Conversation on Contemplative Circles at Assembly
by Sister Liz Bickar
This opening agenda item of our Congregational Assembly in Boston set the tone for the entire duration. We have been engaging in Contemplative Circles on the three principal social issues of climate crisis, systemic racism and the cries of the poor almost since the end of the last General Chapter. Following the direction set by the Chapter, most Sisters and Associates committed themselves to one or more circles and met regularly via Zoom to explore the meaning of these issues which entail social sin.
What does this issue mean to me? To us? To the Church and to the body politic? We explored and discussed, and we attentively and lovingly listened to one another to discover what all of us felt and thought. Then it came time for the Assembly, and we realized that we had only touched the surface of the problem.
The Assembly provided a forum for delving deeper. The format for this was highly creative. The co-chairs of the groups were asked to share their thoughts and then to engage in conversation with one another around these two questions:
What are we coming to see more clearly in this process?
How is the work of your circle connecting with the work of the other circles?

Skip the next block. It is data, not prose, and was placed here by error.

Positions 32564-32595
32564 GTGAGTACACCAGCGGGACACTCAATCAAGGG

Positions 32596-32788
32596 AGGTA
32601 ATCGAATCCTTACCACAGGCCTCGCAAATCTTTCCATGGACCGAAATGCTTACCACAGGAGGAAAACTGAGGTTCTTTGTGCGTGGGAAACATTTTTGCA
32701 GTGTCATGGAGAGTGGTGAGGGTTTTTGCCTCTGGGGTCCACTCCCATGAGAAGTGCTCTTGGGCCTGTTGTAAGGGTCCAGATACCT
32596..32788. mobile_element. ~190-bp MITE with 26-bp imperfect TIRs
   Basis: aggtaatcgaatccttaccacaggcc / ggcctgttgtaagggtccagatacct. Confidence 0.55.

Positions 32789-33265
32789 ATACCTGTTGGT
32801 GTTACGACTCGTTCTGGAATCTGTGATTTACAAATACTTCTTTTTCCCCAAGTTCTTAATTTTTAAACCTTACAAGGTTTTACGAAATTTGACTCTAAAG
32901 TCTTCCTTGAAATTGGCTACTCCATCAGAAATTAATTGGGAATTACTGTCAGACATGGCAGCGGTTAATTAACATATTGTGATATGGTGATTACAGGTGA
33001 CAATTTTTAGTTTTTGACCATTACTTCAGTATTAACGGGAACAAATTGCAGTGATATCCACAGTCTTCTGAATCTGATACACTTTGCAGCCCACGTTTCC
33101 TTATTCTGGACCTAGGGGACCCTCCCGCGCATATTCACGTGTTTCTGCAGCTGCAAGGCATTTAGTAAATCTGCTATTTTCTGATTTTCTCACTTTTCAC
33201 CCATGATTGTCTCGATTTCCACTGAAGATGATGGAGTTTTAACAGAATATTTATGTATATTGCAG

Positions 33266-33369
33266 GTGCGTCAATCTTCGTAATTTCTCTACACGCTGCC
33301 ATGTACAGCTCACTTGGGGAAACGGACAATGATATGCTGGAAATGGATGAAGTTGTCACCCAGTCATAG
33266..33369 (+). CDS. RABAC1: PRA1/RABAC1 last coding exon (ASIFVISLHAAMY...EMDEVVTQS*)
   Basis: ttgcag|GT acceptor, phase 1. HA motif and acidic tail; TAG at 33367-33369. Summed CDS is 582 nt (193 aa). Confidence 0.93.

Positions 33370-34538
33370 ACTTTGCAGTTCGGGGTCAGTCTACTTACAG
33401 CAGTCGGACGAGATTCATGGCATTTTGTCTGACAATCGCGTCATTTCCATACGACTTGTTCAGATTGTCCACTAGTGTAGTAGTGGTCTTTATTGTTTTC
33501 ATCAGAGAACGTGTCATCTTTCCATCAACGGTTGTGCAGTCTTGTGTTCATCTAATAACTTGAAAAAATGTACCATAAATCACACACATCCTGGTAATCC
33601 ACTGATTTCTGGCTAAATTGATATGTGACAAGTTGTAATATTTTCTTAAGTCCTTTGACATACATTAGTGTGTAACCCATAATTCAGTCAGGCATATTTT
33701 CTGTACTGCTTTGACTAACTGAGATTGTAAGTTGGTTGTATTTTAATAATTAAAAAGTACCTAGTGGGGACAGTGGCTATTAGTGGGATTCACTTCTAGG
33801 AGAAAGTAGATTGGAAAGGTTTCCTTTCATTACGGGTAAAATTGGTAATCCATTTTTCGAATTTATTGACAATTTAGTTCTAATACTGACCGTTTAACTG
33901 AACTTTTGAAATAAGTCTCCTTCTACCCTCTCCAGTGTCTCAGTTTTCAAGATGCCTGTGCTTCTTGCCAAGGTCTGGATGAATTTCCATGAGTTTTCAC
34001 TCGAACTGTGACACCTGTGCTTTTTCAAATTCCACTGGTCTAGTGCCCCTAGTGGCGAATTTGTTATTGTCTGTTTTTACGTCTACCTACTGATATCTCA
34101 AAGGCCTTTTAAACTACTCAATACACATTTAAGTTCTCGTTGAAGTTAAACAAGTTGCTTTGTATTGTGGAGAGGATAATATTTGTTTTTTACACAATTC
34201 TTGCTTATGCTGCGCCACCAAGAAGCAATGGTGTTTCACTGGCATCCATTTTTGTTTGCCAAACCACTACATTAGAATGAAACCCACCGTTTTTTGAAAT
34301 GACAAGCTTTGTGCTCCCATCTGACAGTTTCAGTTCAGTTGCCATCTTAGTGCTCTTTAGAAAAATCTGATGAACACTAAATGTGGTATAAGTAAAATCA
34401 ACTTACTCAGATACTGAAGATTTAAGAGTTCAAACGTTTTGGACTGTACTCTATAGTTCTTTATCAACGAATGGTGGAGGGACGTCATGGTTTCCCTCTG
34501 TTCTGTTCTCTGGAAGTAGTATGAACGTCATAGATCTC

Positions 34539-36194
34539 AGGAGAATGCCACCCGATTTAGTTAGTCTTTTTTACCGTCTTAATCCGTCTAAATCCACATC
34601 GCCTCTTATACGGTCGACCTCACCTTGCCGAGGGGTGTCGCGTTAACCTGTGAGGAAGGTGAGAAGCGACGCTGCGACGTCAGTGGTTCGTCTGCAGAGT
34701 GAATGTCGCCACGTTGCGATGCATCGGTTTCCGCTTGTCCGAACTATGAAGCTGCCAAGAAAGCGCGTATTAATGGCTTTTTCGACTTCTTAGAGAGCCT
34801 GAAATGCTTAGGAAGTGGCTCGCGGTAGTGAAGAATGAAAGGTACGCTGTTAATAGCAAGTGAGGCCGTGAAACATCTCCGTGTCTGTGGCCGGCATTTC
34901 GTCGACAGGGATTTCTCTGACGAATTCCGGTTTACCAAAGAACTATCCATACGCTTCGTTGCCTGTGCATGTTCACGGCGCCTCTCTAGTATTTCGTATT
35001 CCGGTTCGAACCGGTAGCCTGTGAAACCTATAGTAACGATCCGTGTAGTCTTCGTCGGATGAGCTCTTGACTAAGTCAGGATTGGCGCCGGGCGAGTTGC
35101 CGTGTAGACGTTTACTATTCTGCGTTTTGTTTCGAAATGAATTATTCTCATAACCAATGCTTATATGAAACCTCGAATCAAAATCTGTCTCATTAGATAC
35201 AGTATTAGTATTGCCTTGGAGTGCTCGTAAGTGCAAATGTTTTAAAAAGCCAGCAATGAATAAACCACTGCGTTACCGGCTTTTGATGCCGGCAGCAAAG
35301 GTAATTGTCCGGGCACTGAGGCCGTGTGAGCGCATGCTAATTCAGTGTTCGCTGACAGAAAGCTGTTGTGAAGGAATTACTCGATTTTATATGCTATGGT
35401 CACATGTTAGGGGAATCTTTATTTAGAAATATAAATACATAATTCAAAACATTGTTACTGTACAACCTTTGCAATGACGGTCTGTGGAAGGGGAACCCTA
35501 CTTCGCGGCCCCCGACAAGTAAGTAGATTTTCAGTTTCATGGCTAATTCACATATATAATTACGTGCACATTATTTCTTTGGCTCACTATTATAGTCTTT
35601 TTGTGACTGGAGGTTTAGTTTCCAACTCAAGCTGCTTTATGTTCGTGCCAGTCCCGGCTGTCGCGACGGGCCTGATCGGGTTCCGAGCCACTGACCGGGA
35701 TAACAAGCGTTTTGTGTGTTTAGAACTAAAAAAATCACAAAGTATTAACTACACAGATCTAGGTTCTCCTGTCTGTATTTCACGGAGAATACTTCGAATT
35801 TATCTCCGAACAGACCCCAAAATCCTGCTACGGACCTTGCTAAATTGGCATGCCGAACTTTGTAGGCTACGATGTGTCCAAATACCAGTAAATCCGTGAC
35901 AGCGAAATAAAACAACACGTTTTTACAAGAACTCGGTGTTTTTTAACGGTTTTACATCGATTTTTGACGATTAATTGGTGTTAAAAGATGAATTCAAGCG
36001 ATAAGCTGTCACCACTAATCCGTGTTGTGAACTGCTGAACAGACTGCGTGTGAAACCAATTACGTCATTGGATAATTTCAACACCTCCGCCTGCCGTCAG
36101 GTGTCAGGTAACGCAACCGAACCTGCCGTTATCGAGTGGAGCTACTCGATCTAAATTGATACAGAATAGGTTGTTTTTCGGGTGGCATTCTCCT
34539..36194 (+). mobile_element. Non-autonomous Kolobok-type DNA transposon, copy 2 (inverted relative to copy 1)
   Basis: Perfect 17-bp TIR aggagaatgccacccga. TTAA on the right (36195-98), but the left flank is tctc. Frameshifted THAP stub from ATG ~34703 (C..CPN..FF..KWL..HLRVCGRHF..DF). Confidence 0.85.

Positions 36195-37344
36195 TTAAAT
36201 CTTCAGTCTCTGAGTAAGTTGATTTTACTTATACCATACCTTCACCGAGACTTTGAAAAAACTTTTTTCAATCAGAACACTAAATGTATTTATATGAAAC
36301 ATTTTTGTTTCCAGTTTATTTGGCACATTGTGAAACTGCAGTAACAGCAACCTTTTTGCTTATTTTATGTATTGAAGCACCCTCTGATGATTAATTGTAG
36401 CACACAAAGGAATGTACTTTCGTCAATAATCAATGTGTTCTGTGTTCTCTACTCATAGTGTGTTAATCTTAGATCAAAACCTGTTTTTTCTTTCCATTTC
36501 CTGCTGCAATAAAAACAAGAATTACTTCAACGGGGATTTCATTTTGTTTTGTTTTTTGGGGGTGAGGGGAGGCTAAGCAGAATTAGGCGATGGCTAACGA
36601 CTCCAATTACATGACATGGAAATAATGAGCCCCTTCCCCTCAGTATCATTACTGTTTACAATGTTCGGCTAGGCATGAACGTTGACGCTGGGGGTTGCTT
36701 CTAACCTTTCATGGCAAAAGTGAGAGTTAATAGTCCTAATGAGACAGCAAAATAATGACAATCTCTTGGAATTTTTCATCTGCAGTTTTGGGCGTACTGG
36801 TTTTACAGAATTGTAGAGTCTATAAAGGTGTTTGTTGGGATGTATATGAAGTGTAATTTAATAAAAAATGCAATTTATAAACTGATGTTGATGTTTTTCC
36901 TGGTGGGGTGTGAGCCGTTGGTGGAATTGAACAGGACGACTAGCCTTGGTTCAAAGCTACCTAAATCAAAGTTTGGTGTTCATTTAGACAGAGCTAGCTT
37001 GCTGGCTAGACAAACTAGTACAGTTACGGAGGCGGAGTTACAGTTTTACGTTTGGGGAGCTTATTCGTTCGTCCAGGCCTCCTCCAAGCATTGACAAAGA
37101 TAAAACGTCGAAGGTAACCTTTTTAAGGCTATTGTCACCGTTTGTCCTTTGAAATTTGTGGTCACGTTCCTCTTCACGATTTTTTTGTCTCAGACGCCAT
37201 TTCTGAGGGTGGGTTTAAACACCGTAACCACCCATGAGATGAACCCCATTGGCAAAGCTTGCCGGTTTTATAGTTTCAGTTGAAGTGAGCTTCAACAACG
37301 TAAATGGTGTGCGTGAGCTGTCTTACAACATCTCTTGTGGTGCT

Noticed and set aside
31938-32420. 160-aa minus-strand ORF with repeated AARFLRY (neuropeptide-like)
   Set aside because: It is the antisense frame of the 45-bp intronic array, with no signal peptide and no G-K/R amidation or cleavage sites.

So on to the stage in the International Ballroom of the Hilton Hotel Logan Airport came the six co-chairs of the three circles: Sisters Katherine McGrath and Mary Beth Moore (Cries of the Poor), Sisters Marie Sorenson and Evelyn Williams, graciously sitting in for Sister Joan O’Keefe (Systemic Racism) and Sisters Margaret Coppenrath and Gertie Jocksch (Climate Crisis).
Sisters Katherine and Mary Beth explored how to see, judge and act on behalf of the poor, doing this work together in the context of our own vulnerability. The cries of the poor, which we heard from the mouth of Vincent de Paul, are louder than ever. As we take responsibility for our own role in the plight of the poor, we recognize that we are all one and that we are called to identify with our poverty-stricken sisters and brothers.